Proof that widespread twitching is related to ALS

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Sheelee6

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I recently came across this article and I'm freaking out now:

https://www.ncbi.nlm.nih.gov/pubmed/11464925

Everything I've read on here says that widespread twitching is not indicative of ALS, but this article states otherwise.

The worst part is that I had an emg last year that the neuro told me was clean then I found out I actually had 1+ fib in my upper paraspinal muscle. All other muscles tested (both legs, right arm, right hand) were all normal. Had a second emg (did not include paraspinal muscles) that was normal. I also had a cervical MRI that found bulging discs at c3-4 and c6-7.

My symptoms are widespread twitching for a year which has lessened a lot since starting magnesium supplements but hasn't completely gone away. A feeling in my arm that I thought was weakness but have since been told by multiple drs is not. It's on and off, it almost makes my right hand feel uncoordinated. I do have carpal tunnel though. I have also been getting pins and needles feeling in my feet and burning, prickling sensations in my legs. I have read on this forum that PALS get tingling, pain.


So why does everyone on this forum and everywhere else say that widespread twitching does not indicate ALS? I'm absolutely freaking out now because I have the denervation (although other drs have brushed it off as no big deal) and the bodywide twitching. I'm female in mid 30's so I know I fit the age group for als. Should I get a third emg? I know sometimes people get clean emg's and still end up having als. I'm so scared right now.
 

Nikki J

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One paper published 19 years ago? Really?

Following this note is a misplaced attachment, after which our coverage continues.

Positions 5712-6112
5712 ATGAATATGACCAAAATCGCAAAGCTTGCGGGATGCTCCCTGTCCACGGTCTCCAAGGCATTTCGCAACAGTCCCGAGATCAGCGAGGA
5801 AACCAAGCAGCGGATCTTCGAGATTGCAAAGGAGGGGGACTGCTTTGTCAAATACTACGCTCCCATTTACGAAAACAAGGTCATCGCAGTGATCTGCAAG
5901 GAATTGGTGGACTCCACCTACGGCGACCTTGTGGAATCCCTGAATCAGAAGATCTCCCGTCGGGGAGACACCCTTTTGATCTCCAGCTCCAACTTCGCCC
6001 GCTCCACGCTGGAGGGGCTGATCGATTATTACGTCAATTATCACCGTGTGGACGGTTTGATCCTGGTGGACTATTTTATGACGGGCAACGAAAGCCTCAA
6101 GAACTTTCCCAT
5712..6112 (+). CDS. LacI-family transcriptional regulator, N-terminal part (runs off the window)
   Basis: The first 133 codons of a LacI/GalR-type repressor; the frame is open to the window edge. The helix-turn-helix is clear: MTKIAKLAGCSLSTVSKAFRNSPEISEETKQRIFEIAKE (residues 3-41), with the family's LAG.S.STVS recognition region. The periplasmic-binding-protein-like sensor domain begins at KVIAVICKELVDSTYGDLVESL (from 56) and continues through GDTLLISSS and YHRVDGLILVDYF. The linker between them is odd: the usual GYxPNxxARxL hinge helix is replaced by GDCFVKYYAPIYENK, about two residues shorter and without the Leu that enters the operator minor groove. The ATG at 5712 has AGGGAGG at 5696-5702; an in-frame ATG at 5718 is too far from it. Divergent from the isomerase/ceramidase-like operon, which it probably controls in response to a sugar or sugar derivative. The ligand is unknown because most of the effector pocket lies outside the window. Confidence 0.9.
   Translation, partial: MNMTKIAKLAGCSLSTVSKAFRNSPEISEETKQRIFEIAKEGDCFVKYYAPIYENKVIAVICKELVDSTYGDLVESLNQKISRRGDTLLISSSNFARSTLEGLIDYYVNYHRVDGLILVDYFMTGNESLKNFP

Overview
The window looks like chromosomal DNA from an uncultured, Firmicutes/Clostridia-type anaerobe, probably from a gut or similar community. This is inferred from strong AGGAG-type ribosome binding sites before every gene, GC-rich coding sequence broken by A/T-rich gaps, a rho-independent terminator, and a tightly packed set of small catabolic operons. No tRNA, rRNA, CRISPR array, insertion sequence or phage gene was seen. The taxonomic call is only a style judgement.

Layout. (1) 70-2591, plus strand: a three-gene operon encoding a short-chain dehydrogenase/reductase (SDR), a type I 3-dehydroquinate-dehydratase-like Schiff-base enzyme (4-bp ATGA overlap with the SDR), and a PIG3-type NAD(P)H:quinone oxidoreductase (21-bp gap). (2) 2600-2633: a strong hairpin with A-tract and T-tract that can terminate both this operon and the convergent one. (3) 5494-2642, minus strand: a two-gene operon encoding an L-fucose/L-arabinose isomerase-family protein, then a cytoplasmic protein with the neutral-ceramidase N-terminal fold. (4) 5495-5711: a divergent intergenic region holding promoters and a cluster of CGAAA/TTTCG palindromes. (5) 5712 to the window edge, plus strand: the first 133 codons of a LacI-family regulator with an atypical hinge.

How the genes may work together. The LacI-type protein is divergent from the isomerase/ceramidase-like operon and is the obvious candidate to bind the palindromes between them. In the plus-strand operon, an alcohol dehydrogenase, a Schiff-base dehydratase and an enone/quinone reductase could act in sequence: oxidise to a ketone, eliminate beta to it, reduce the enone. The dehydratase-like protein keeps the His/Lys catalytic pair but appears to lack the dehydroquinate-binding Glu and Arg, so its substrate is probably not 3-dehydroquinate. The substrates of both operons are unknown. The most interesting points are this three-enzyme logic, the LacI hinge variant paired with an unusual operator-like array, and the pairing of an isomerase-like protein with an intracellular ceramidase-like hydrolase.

Do some people with widespead twitching, clinical weakness and a pattern of denervation on emg in one area have ALS as stated in the article. Yes.

The the vast majority of twitchers have anything to worry about? No v

Do you have clinical weakness? The doctors say no.
One fib is not pattern of denervation

People with widespread twitching normal EMGs and normal clinical exams are not the ones that end up with ALS

We just went through this here. Again.

If you are worried see your doctor
 

Sheelee6

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1+ fib is still denervation. And I dont think it really matters how long ago the article was from. They said people with widespread twitching and denervation (fib) are HIGHLY SUSPECTED of having ALS. To me that is alarming. I have both of those things.


The article did not mention clinical weakness so I'm not sure why you mentioned that. My doctors dont take me seriously, I've seen several now. They keep telling me I dont have ALS but according to that article I should be very worried.
 

Nikki J

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Some ALS patients with fatigue and mild weakness can have profuse fasciculations at an early phase in the evolution of the disease

That is in the abstract of the article. Read more carefully

No -one fib is not what was meant by denervation pattern Not here to argue more. Believe what you want.

Good luck
 

Sheelee6